The burgeoning mass culture of the late-Victorian era grew as a result of increased literacy rates following the Education Act of 1870 and changes to the technologies of printing and distribution; there was an increase in the spread of mass-circulation periodicals such as Tit Bits. Talking about his proposed new periodical, Chit-Chat, in New Grub Street, Reardon’s other friend, Whelpdale, suggests that ‘everything must be very short, two inches at the utmost; their attention can’t sustain itself beyond two inches’. He goes on to explain his thinking:
Let me explain my principle. I would have the paper address itself to the quarter-educated; that is to say, the great new generation that is being turned out by the Board schools, the young men and women who can just read, but are incapable of sustained attention.
Given Gissing’s pessimistic views on the development of the publishing industry in London, it is perhaps inevitable that New Grub Street should end in tragedy for the idealistic and good fortune for the unscrupulous. By the concluding chapters Edwin Reardon and his wife Amy are reconciled as a result of the tragic death of their son. But Reardon’s health, after long years of poverty, finally gives way and he dies soon after. Penniless and now friendless Biffen embraces suicide once more, and this time he succeeds. Jasper Milvain, on the other hand, prospers. He marries into money and secures an influential editorship.
Gissing’s great achievement in New Grub Street is to capture a moment in British social history. He gives the reader a unique insight into the world of the Victorian hack-writer and creates a protagonist who tries to hold to his ideals while balanced on the cusp of a massive upheaval in the publishing industry. This was a world of which Gissing had ample first-hand experience. He suggests that only the exceptional individual can break free. More often than not he or she will go under, as does Edwin Reardon, or prosper but deteriorate morally, like Jasper Milvain.
The literary world evoked in New Grub Street has gone. However, the same forces that Gissing describes in this book are at work in the publishing industry of today: an industry driven by technological change and too often motivated by status, greed and power.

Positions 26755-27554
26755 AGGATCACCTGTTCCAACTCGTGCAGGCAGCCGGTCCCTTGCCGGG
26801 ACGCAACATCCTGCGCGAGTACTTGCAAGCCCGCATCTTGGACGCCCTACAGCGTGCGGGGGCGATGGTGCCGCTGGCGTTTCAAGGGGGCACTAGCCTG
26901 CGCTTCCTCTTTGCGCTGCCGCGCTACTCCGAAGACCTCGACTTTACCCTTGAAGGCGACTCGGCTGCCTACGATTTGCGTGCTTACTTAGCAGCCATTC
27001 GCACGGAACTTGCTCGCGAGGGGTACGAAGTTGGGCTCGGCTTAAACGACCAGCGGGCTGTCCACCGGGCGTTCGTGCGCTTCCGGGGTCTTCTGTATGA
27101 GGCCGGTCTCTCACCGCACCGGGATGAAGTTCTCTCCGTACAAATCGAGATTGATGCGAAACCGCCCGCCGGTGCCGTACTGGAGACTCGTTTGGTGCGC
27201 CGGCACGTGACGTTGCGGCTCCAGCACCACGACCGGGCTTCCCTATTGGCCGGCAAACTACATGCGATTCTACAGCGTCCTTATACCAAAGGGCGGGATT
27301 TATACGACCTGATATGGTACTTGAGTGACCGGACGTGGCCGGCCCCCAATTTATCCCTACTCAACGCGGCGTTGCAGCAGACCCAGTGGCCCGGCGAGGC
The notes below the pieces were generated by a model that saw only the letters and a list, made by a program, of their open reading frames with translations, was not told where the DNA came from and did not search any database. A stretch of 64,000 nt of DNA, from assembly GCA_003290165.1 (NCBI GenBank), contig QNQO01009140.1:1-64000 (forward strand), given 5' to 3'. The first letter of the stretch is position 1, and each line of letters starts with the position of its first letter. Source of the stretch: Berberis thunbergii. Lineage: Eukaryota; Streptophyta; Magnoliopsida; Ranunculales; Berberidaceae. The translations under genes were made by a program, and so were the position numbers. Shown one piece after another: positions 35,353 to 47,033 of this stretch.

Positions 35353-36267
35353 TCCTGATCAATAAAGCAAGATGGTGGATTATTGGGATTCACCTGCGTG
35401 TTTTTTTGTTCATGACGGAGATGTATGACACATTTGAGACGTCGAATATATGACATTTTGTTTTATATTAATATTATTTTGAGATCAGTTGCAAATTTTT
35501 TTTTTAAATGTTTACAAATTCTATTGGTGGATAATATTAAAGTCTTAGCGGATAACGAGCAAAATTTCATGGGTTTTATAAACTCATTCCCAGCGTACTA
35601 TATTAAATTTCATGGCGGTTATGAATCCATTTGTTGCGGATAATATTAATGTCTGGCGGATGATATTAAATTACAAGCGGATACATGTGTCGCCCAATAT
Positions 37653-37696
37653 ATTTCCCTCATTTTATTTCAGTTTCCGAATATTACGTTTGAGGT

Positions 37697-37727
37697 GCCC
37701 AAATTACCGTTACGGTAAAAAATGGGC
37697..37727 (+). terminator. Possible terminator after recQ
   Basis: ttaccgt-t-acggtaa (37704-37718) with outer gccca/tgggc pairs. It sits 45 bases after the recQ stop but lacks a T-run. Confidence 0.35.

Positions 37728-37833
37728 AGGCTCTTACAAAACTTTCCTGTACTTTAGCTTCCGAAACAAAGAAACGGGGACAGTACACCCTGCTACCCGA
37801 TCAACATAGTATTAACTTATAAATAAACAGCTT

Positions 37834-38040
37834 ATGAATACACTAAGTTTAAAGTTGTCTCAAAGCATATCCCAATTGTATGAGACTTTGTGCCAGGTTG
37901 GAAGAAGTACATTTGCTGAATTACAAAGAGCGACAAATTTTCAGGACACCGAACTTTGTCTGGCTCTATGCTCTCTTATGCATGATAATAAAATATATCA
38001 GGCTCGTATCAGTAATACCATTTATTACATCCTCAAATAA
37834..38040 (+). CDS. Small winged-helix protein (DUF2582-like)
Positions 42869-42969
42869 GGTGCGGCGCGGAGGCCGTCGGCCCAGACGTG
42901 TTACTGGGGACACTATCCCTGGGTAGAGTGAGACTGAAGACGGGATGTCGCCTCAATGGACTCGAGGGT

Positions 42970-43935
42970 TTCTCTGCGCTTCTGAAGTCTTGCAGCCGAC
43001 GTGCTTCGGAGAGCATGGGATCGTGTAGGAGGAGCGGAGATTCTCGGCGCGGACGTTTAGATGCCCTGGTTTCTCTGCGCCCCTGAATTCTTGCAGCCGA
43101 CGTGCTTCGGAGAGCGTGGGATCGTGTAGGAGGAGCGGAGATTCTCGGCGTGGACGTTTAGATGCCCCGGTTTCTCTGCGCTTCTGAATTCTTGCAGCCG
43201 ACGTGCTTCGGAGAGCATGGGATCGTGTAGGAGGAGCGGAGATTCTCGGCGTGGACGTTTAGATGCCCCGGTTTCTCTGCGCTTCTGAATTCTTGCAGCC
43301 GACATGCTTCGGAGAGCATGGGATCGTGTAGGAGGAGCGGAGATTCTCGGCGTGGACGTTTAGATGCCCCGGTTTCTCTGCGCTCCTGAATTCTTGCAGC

Bobby Seal is a freelance writer who indulges his fascination with London, literature and psychogeography at his blog: http://psychogeographicreview.com/
New Grub Street today
Grub Street is used today as a pejorative term. It represents an attitude, an approach to writing that results in something both cheap and disposable. But it was once a physical location too, situated in the Moorfields area of the City of London. The home of minor publishers and hack-writers, Grub Street was named after the refuse ditch or ‘grub’ that originally ran along its length.
Perhaps to allay its growing notoriety, the street was renamed Milton Street in 1830. Much of the old Milton Street was destroyed by the Luftwaffe in World War Two and has since been subsumed into the Barbican development.
If there is a ‘New’ Grub Street of today, perhaps it exists not so much in the world of print, but within the internet and satellite broadcasting.
One location portrayed at length in New Grub Street is the magnificent British Museum Reading Room. It is here that Reardon and Biffen do much of their research and where Reardon meets Amy’s cousin, Marian Yule. The Reading Room remains in its original form but many of its key research functions have now moved to the British Library on Euston Road.
Of course the names of New Grub Street’s chief protagonists, Edwin Reardon and Jasper Milvain may seem familiar to regular listeners of BBC Radio 4. The comedy show Ed Reardon’s Week features an acerbic struggling writer called Ed Reardon and his wealthier and more successful friend, Jaz Milvane.
References and Further Reading
John Goode, George Gissing: Ideology and Fiction (London, Vision Press, 1978)
Peter Keating, The Haunted Study (London, Faber & Faber, 1989)
Jacob Korg, George Gissing: A Critical Biography (Brighton, Harvester Press, 1980)
Sally Ledger and Roger Luckhurst (Eds), The Fin de Siecle: A Reader in Cultural History c.1880 – 1920 (Oxford, Oxford University Press, 2000)
Adrian Poole, Gissing in Context (London, Macmillan, 1975)
John Spiers (Ed), Gissing and the City (London, Palgrave Macmillan, 2005)
Raymond Williams, The Country and the City (Oxford, Oxford University Press, 1973)